I know I sound like a granddad, but in my day defenders screwed long metal studs into their unfussy black boots. They’d tuck their shirt in, wear short sleeves, and shudder at the thought of donning gloves or a fancy haircut.
There would be no smiles, no ‘bantz’, no shirt swapping at half-time. How good they were going to look would never have crossed their mind.
A defender’s first objective was simple. With a steely look and a snarl, they’d eye up the nearest forward and tell themselves: “Today, that flash b*****d isn’t getting past me.”
Usually, a good old-fashioned reducer would shortly follow.
Nowadays the game has gone soft of course - for good and bad reasons - and so too inevitably have the players; defenders included.
What a joy then, to witness the exciting rise of a genuine throwback at Anfield this season. Jon Flanagan, come here and give me a hug.
He wouldn’t of course. That would be right up there with glove wearing in his eyes I’m sure. For Liverpool’s hungry 21-year-old (with his basic barbers haircut and sticky out ears) may look like a sixth-former, but he’s a proper old school footballing man.
And, for that reason he’s fast becoming one of my favourite Premier League players.
In a world where clubs have the wherewithal to import technically gifted young footballers from all corners of the planet, it’s refreshing to see a local lad given the chance to shine.
And boy is he local. Brought up just 200 yards from the stadium on Utting Avenue, he’s the son of a former Liverpool apprentice who cleaned Kenny Dalglish’s boots back in the 1980s. Flanagan is a proper Red.
The Red Cafu according to some fans. So quickly has his new nickname stuck, that the Brazilian legend himself has begun to follow the young Scouser’s progress – praising his performance against Spurs to his 64,500 Twitter followers on Sunday afternoon.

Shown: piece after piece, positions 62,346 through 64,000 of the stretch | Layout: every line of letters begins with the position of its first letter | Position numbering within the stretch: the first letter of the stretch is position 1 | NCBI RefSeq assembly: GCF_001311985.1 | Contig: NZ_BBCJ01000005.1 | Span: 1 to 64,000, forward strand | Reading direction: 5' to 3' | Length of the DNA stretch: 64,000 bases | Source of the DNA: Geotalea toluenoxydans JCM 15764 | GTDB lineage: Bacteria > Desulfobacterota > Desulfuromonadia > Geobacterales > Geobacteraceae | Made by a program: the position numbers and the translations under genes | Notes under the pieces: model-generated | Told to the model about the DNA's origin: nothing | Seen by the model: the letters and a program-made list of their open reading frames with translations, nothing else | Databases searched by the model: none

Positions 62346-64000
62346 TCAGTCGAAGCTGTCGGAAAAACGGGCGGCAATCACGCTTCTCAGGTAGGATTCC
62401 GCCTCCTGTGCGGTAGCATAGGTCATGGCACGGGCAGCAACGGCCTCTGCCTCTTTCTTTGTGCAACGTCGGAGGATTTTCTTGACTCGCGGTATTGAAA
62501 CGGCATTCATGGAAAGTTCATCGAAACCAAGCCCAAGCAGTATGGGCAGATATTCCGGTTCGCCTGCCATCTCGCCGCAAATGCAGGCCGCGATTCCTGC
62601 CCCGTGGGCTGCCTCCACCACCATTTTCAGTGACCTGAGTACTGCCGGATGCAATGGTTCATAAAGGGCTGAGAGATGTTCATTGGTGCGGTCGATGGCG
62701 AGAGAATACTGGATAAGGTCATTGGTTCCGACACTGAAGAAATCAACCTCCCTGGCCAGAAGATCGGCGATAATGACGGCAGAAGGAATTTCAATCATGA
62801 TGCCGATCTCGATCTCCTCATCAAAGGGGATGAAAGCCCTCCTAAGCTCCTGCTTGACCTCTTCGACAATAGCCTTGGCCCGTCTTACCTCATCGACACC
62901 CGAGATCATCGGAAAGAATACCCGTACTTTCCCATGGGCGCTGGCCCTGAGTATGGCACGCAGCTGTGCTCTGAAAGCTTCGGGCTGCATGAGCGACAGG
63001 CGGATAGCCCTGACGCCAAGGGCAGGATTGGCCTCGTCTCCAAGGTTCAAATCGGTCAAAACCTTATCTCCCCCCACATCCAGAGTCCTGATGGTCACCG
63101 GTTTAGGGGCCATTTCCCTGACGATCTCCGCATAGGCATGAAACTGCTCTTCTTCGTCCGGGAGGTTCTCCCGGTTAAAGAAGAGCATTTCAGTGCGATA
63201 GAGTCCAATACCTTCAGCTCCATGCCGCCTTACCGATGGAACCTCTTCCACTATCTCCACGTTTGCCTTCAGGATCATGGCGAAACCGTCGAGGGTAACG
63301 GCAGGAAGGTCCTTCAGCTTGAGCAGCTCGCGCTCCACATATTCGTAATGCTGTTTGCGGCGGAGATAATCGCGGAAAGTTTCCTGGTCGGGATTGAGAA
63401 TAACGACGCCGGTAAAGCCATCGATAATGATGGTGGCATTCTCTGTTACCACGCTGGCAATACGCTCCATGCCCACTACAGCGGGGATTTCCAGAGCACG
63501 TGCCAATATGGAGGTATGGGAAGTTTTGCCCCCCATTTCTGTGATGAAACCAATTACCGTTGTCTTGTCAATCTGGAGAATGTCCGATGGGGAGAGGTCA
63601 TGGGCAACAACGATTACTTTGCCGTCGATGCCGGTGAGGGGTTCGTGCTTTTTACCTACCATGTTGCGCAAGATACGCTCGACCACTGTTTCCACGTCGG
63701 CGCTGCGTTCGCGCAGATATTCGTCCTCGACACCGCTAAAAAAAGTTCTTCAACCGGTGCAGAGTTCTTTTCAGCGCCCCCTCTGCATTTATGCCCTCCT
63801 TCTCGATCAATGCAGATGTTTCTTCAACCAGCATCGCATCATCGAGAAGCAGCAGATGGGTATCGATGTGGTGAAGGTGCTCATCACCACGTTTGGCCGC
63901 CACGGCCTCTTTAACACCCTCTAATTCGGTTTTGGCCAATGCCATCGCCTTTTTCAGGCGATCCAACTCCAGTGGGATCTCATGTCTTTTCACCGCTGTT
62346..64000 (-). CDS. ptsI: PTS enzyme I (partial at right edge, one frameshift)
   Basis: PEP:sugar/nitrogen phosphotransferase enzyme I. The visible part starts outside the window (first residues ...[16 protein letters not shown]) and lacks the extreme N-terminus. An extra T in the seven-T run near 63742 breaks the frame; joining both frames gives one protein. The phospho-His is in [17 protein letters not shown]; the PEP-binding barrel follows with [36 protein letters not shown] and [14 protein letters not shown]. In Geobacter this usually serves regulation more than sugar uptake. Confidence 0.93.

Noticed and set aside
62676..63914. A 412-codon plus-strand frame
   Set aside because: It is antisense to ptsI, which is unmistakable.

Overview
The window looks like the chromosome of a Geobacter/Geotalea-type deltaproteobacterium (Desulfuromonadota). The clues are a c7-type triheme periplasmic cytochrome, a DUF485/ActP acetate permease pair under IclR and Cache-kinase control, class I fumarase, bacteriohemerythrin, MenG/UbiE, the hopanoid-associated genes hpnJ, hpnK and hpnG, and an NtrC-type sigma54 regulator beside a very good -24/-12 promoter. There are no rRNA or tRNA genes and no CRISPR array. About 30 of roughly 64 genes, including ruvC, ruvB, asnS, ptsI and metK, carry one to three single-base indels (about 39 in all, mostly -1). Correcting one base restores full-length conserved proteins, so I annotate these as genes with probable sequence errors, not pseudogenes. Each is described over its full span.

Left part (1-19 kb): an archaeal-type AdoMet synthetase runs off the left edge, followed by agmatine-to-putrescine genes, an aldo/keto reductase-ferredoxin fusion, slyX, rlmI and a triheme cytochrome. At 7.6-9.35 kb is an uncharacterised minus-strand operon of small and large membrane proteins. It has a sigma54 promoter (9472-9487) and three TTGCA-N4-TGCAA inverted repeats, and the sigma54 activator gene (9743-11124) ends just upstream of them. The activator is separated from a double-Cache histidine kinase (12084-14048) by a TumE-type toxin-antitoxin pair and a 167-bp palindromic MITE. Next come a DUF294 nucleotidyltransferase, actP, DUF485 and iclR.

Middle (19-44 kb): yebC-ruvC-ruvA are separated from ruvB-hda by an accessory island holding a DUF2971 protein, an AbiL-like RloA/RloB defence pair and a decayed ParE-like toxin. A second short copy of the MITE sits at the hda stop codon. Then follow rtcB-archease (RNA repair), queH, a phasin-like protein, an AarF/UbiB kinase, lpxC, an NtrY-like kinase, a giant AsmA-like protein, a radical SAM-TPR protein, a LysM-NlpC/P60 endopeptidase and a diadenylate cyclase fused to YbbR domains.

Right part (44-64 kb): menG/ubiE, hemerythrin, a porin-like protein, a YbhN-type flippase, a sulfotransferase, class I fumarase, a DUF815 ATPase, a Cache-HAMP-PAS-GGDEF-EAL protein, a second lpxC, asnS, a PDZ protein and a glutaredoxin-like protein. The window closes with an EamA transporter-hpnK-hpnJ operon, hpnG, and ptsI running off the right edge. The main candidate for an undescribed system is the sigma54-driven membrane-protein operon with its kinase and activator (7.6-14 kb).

It’s not Flanagan’s attacking play that’s caught my eye though. It’s his stout, unapologetic aggression.
Thrust into the Merseyside derby at Goodison Park in November, out of position at left-back, and at a time when he felt his chance to become a regular first team had passed, Flanagan puffed out his chest, crunched into tackle after tackle, and produced what Steven Gerrard remarked as, “one of the best derby performances I’ve seen for many years. Our star man by a country mile.”
Since then he hasn’t looked back. Or changed either.
Game after game he’s displaying no fear, or respect for his opponents. Watching, stalking, shuffling, and then biting into a collection of fair but incredibly firm challenges, young Flanagan has left most of his markers with grass stains on their backsides this term. He’s been the unsung star of a wonderful season.
I once spent a week with the England Under-18 squad at Lilleshall, and it was the first time I’d ever encountered Gary Neville.
I’d been used to a certain type of aggression in the chaotic cut and thrust of the notorious South East Counties League with Arsenal’s youth team, but even so, in training I’d never experienced anyone as determined, focused and intent on showing that he was the stronger man than Gary. Crikey, he’d crunch hard into the 50-50s. No quarter was ever given.
I’m told Flanagan is made of the same kind of substance. Whether it’s a five-a-side, a friendly or a Premier League humdinger, his attitude never seems to veer off course.
He might be playing in the world’s most glamorous division, with millions watching him around the world, but this is a guy who really couldn’t give a damn what he looks like. He’s there’s to win. He’s there to defend.
I was beginning to lose faith that English football was no longer capable of producing characters like Neville or Flanagan anymore.
Who knows, rough tough defenders like them might even come back into fashion soon.
I hope so.
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